It is no secret that filing for bankruptcy can harm your credit. However, compared to simply letting your accounts go past due for months on end, bankruptcy may actually be better for your credit over the long term because there are no repeated “dings” on your credit score. Getting the bankruptcy finished allows you to start fresh and begin to rebuild your credit rating.
Your credit score is closely examined when you enter the home buying process, which means that filing for bankruptcy may affect your ability to purchase a home in the future. Even if your credit score is not significantly harmed, a bankruptcy discharge will remain on your credit report for up to ten years. That type of history can make lenders nervous about your creditworthiness. Nonetheless, it is possible to purchase a house after bankruptcy, but it may take some additional time and extra steps.
Don’t Become a Boomerang Buyer!
After you discharge your debts, it can be very tempting to make large purchases because you may have extra income. You should not to give in to this temptation. It will take time to rebuild your credit after a bankruptcy, and if you decide to purchase too soon, you may end up getting denied entirely or obtaining an interest rate that just does not make financial sense. Nonetheless, some buyers are so excited about the possibility of being able to afford a home that they take on high-interest rate loans, often to their detriment. Unfortunately, this practice occurs so often that there is a term for it—“Boomerang Buyers.”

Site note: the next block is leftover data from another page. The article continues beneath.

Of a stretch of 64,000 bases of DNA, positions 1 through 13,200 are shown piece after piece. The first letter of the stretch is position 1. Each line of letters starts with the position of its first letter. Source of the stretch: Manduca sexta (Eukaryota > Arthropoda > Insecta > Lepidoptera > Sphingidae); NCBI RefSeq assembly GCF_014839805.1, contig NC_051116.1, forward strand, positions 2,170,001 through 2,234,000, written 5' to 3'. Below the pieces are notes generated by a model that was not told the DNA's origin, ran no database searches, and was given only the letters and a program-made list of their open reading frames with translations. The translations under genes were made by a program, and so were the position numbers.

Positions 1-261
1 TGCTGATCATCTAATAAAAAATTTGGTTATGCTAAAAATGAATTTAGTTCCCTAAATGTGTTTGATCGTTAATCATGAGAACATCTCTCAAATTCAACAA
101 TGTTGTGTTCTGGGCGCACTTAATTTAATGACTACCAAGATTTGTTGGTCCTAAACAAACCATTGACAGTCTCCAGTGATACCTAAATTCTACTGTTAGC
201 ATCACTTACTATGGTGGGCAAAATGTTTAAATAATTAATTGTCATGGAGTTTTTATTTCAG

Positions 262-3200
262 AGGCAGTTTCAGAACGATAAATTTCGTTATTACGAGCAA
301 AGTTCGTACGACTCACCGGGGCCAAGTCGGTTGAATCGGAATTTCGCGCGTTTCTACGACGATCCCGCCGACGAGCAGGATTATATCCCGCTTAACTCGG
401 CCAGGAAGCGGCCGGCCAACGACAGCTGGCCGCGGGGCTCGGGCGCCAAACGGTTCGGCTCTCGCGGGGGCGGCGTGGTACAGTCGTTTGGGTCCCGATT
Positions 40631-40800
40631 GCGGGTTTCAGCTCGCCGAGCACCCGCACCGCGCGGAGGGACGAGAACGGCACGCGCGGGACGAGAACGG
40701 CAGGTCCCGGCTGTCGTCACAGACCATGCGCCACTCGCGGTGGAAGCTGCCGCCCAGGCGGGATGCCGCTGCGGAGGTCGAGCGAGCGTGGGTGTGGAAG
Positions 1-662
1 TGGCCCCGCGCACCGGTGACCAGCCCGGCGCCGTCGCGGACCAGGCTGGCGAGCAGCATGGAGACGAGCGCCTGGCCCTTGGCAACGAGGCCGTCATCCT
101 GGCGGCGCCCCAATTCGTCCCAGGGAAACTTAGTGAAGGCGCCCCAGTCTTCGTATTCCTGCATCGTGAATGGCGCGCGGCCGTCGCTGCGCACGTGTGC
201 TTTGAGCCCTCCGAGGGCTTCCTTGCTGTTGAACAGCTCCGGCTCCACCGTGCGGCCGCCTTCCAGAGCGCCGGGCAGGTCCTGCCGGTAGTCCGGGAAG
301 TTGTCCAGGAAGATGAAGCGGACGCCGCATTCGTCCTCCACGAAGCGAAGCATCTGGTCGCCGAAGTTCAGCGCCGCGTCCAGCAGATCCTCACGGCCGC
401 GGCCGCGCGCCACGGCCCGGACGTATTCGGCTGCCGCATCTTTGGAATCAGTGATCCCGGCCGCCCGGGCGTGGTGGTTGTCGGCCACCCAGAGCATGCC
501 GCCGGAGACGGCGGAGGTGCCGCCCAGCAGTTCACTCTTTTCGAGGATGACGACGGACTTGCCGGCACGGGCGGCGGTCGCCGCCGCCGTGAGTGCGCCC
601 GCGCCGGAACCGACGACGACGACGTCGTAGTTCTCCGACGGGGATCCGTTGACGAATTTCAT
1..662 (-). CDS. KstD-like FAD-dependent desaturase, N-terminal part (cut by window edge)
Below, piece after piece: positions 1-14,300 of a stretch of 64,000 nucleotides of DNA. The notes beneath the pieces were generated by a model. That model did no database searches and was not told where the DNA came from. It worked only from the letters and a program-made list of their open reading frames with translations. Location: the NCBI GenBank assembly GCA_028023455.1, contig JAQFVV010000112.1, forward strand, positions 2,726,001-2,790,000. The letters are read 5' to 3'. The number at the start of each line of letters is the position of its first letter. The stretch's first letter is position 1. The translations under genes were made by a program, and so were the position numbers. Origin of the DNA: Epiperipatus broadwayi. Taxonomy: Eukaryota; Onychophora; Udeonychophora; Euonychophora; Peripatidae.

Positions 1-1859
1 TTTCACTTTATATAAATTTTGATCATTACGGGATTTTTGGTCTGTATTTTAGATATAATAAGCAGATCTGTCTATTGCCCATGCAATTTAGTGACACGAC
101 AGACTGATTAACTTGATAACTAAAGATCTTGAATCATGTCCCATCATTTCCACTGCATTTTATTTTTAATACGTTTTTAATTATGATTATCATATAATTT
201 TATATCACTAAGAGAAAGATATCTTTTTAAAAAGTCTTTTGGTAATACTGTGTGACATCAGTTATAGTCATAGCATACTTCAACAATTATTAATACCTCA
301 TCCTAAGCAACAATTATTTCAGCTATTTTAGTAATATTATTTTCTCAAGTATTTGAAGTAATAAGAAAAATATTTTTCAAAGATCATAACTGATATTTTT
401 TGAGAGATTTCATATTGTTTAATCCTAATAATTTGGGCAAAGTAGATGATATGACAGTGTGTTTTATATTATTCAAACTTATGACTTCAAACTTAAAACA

Biting off more than you can chew after bankruptcy can put you in financial hot water. This type of situation is especially troubling after bankruptcy because you do not have the option of filing for bankruptcy again for several years.
The Timeline for Buying After Bankruptcy
How quickly you can purchase after bankruptcy l depends on the type of bankruptcy you filed. If you have filed for Chapter 13 bankruptcy, the process can last up to five years. This means you generally cannot purchase a house until long after your five-year repayment plan has been completed. Once you receive your discharge, most lenders will require you to go through at least a two-year waiting period before you can qualify for a conventional loan.
There are situations where you can purchase a home during your bankruptcy, but those circumstances are rare. Talk to your attorney about this possibility if that is something you are considering.
In Chapter 7 bankruptcy, your debts are discharged within a few months of filing. This means you can start rebuilding your credit virtually immediately. However, most lenders require you to go through a four-year waiting period for a conventional loan. There is generally a two-year waiting period for an FHA or VA loan as well.
There may be other loan options available to you based on your financial situation, and an experienced bankruptcy attorney can discuss these possibilities with you. Nonetheless, it is important that you take some time to figure out your new financial situation and develop a budget after your bankruptcy. This type of advance planning will help you avoid financial difficulties in the future.